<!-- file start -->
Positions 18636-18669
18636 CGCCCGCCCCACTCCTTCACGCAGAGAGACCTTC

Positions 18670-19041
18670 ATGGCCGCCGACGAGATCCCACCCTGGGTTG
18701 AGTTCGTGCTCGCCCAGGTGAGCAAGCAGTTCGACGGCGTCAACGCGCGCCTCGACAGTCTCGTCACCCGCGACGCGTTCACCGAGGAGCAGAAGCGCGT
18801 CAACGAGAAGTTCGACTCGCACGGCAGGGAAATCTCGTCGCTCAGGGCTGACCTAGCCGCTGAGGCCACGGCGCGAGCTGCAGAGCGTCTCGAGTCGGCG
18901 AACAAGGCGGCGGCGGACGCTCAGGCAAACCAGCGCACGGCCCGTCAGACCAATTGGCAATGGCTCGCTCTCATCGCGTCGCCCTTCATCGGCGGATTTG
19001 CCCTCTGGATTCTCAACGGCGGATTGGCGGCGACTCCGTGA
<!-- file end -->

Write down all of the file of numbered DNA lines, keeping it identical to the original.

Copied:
Positions 18636-18669
18636 CGCCCGCCCCACTCCTTCACGCAGAGAGACCTTC

Positions 18670-19041
18670 ATGGCCGCCGACGAGATCCCACCCTGGGTTG
18701 AGTTCGTGCTCGCCCAGGTGAGCAAGCAGTTCGACGGCGTCAACGCGCGCCTCGACAGTCTCGTCACCCGCGACGCGTTCACCGAGGAGCAGAAGCGCGT
18801 CAACGAGAAGTTCGACTCGCACGGCAGGGAAATCTCGTCGCTCAGGGCTGACCTAGCCGCTGAGGCCACGGCGCGAGCTGCAGAGCGTCTCGAGTCGGCG
18901 AACAAGGCGGCGGCGGACGCTCAGGCAAACCAGCGCACGGCCCGTCAGACCAATTGGCAATGGCTCGCTCTCATCGCGTCGCCCTTCATCGGCGGATTTG
19001 CCCTCTGGATTCTCAACGGCGGATTGGCGGCGACTCCGTGA